Necessity and cost savings are the mother of invention, or something like that. New construction, in an attempt to prevent drafts, uses materials and techniques that have created a virtually impermeable structure. Homes nowadays are so closed off, in fact, that the outdoor air movement that equalized the air pressure within and without has been cut off. That includes the naturally occurring humidity and fresh air. To that end, heating and cooling specialists have created a ventilation unit that is included in many new builds and can be added to older homes after the addition of energy efficiency upgrades like new windows and insulation. These are called HRV and ERV units. What are HRV and ERV units and do you need one?
Also known as a Heat Recovery Ventilator, an HRV is an add-on unit for your current forced air system that will take the heat in the stale indoor air and preheat the fresh outdoor air, circulate that fresh preheated air through your home to create a comfortable indoor environment. This is ideal for cold weather. An HRV will also remove humidity and heat from the outdoor air during summertime, pre-cooling it. Either way, this reduces the amount of energy needed to bring outside air to the comfortable indoor air temperature and saves energy costs for the homeowner.
An ERV stands for Energy Recovery Ventilation. It does everything that an HRV will, but it also captures moisture. An ERV will take the humidity in the indoor air being extracted and transfer it to the incoming air in the cold months. In hot and humid months an ERV will extract the humidity from incoming air and to help keep the indoor air at a reasonable humidity, this helps keep your home cool when it is hot. This is helpful in keeping the home at an ideal humidity, between 30% and 50%.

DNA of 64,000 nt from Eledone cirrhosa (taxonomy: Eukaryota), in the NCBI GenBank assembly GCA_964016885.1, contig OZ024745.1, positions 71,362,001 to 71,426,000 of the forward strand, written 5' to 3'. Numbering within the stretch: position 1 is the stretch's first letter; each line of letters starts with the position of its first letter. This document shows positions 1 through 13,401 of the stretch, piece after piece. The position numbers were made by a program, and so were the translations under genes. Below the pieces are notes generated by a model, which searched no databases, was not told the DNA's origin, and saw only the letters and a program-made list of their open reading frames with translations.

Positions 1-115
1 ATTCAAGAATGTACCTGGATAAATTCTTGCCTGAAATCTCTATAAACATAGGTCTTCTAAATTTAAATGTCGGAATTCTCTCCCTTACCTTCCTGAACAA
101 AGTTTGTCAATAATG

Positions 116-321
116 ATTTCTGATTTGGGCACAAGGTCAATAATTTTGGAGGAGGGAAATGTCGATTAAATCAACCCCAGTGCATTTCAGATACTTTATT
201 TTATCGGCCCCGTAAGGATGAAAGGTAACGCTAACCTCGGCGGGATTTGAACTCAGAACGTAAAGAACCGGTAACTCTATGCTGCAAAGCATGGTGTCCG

Incoming and outgoing air never mix. The heat recovery process means that incoming and outgoing air pass through separate channels using a heat exchanger to transfer temperature and humidity as needed.
Most on-the-market HRV and ERV units are 55% to 70% energy efficient. How does that compare to a Napoleon HRV or ERV? Ours reach 80% efficiency and are three times more efficient than the current energy star requirements.
The unit you need, an HRV or an ERV, depends on the climate you live in. The winter months north of 35° longitude can get pretty cold. Cold air means dry air and, in this climate, the ERV is an ideal choice. Hot and humid climates like Texas, Georgia, and Florida are well suited for the ERV as well. In moderate and coastal climates, either unit will be perfectly fine. And finally, in hot and dry places like New Mexico and Arizona, an HRV is recommended.
An HRV and ERV are a valuable addition to your home’s indoor air comfort, especially brand-new homes, or those that have just undergone energy efficiency upgrades. Both feature a heat exchanger that will either add heat to cold air in the winter or subtract heat from hot air in the summer. To ensure that you have the best unit for your home, consult your local heating and cooling professionals for help.